Two constructive embedding-extension theorems with applications to continuity principles and to Banach-Mazur computability

Andrej Bauer
Abstract We prove two embedding and extension theorems in the context of the constructive theory of metric spaces. The first states that Cantor space embeds in any inhabited complete separable metric space (CSM) without isolated points, X, in such a way that every sequentially continuous function from Cantor space to , extends to a sequentially continuous function from X to ,. The second asserts an analogous property for Baire space relative to any inhabited locally non-compact CSM. Both results rely on having careful constructive formulations of the concepts involved. As a first application, we derive new relationships between "continuity principles" asserting that all functions between specified metric spaces are pointwise continuous. In particular, we give conditions that imply the failure of the continuity principle "all functions from X to , are continuous", when X is an inhabited CSM without isolated points, and when X is an inhabited locally non-compact CSM. One situation in which the latter case applies is in models based on "domain realizability", in which the failure of the continuity principle for any inhabited locally non-compact CSM, X, generalizes a result previously obtained by Escardó and Streicher in the special case X = C[0, 1]. As a second application, we show that, when the notion of inhabited complete separable metric space without isolated points is interpreted in a recursion-theoretic setting, then, for any such space X, there exists a Banach-Mazur computable function from X to the computable real numbers that is not Markov computable. This generalizes a result obtained by Hertling in the special case that X is the space of computable real numbers. (© 2004 WILEY-VCH Verlag GmbH & Co. KGaA, Weinheim) [source]

On a wave map equation arising in general relativity

Hans Ringström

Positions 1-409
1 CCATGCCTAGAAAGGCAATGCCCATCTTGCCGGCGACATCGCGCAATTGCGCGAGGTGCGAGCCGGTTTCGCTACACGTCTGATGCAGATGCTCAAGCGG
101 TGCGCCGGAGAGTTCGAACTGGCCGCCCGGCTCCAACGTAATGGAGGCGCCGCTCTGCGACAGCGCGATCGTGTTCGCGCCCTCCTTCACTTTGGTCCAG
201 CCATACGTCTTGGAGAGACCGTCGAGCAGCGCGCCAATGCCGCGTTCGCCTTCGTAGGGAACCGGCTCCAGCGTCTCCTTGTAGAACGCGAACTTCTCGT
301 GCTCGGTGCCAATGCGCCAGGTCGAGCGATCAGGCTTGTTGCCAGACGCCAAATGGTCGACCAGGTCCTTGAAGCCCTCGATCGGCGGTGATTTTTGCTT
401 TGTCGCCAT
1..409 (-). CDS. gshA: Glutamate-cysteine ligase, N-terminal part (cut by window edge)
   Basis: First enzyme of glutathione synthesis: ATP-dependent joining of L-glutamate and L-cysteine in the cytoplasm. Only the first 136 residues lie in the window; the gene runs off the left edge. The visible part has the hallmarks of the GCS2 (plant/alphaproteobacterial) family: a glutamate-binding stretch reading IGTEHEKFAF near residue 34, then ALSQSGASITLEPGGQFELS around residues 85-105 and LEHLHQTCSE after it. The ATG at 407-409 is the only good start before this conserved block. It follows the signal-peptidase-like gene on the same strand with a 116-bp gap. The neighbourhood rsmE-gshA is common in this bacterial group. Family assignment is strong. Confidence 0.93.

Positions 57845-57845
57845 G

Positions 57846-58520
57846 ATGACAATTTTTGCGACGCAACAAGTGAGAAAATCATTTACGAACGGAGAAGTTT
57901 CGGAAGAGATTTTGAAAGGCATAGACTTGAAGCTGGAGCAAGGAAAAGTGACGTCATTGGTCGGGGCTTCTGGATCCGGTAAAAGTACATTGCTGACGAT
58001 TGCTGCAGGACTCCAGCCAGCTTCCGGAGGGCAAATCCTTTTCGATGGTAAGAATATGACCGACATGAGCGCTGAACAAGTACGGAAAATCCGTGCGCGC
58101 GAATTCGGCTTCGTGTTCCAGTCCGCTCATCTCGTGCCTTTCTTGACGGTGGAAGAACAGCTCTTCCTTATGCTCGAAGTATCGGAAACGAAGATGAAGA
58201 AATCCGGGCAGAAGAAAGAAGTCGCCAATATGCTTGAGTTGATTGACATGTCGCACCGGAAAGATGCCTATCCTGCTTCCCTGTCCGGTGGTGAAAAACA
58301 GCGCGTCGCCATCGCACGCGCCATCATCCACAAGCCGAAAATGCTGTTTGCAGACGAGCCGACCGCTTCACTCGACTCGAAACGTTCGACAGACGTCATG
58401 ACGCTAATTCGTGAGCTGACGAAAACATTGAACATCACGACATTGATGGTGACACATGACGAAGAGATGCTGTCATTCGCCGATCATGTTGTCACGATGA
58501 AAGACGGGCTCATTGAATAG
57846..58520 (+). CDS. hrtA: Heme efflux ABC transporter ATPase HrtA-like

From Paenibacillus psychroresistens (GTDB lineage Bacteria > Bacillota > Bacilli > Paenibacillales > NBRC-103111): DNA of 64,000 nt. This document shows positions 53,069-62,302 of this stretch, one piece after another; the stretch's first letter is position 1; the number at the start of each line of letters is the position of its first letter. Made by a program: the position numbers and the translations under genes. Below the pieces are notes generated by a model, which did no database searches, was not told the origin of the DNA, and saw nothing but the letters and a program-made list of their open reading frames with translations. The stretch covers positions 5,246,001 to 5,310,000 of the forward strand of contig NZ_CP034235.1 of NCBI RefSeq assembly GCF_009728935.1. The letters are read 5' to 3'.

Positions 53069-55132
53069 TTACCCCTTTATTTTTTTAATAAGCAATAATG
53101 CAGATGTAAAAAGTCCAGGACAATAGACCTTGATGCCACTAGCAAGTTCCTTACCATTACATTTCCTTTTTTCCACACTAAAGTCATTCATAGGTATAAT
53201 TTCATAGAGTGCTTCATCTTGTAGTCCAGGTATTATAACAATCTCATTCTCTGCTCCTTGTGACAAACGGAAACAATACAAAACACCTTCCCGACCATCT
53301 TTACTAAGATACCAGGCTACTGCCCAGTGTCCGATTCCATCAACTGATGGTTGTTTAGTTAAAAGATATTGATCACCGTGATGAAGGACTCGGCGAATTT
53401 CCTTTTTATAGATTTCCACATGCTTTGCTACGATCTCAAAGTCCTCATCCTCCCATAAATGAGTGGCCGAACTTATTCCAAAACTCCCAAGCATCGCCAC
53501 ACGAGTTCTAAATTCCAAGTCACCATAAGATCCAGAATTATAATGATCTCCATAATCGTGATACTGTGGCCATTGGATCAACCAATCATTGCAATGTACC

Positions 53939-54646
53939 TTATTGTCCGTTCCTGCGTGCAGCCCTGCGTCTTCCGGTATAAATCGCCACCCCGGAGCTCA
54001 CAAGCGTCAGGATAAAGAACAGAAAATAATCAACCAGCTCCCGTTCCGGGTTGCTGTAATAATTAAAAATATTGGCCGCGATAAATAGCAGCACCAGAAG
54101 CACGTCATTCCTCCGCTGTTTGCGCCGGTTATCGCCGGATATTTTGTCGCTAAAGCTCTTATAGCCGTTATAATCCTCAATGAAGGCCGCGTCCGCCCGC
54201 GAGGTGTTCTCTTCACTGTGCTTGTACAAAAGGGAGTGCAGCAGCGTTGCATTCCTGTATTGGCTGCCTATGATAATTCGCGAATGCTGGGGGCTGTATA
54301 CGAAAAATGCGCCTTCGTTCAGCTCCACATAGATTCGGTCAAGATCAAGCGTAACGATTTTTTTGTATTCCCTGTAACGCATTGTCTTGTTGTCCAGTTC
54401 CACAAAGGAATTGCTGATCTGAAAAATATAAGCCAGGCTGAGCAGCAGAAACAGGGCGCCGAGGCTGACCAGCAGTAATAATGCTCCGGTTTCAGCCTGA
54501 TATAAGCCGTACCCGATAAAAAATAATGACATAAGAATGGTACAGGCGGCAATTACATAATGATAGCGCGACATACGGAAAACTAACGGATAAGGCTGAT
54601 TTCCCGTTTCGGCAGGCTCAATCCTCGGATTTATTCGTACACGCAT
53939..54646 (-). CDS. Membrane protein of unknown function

We consider a class of space-times for which the essential part of Einstein's equations can be written as a wave map equation. The domain is not the standard one, but the target is hyperbolic space. One ends up with a 1 + 1 nonlinear wave equation, where the space variable belongs to the circle and the time variable belongs to the positive real numbers. The main objective of this paper is to analyze the asymptotics of solutions to these equations as t , ,. For each point in time, the solution defines a loop in hyperbolic space, and the first result is that the length of this loop tends to 0 as t,1/2 as t , ,. In other words, the solution in some sense becomes spatially homogeneous. However, the asymptotic behavior need not be similar to that of spatially homogeneous solutions to the equations. The orbits of such solutions are either a point or a geodesic in the hyperbolic plane. In the nonhomogeneous case, one gets the following asymptotic behavior in the upper half-plane (after applying an isometry of hyperbolic space if necessary): 1The solution converges to a point. 2The solution converges to the origin on the boundary along a straight line (which need not be perpendicular to the boundary). 3The solution goes to infinity along a curve y = const. 4The solution oscillates around a circle inside the upper half-plane. Thus, even though the solutions become spatially homogeneous in the sense that the spatial variations die out, the asymptotic behavior may be radically different from anything observed for spatially homogeneous solutions of the equations. This analysis can then be applied to draw conclusions concerning the associated class of space-times. For instance, one obtains the leading-order behavior of the functions appearing in the metric, and one can conclude future causal geodesic completeness. © 2004 Wiley Periodicals, Inc. [source]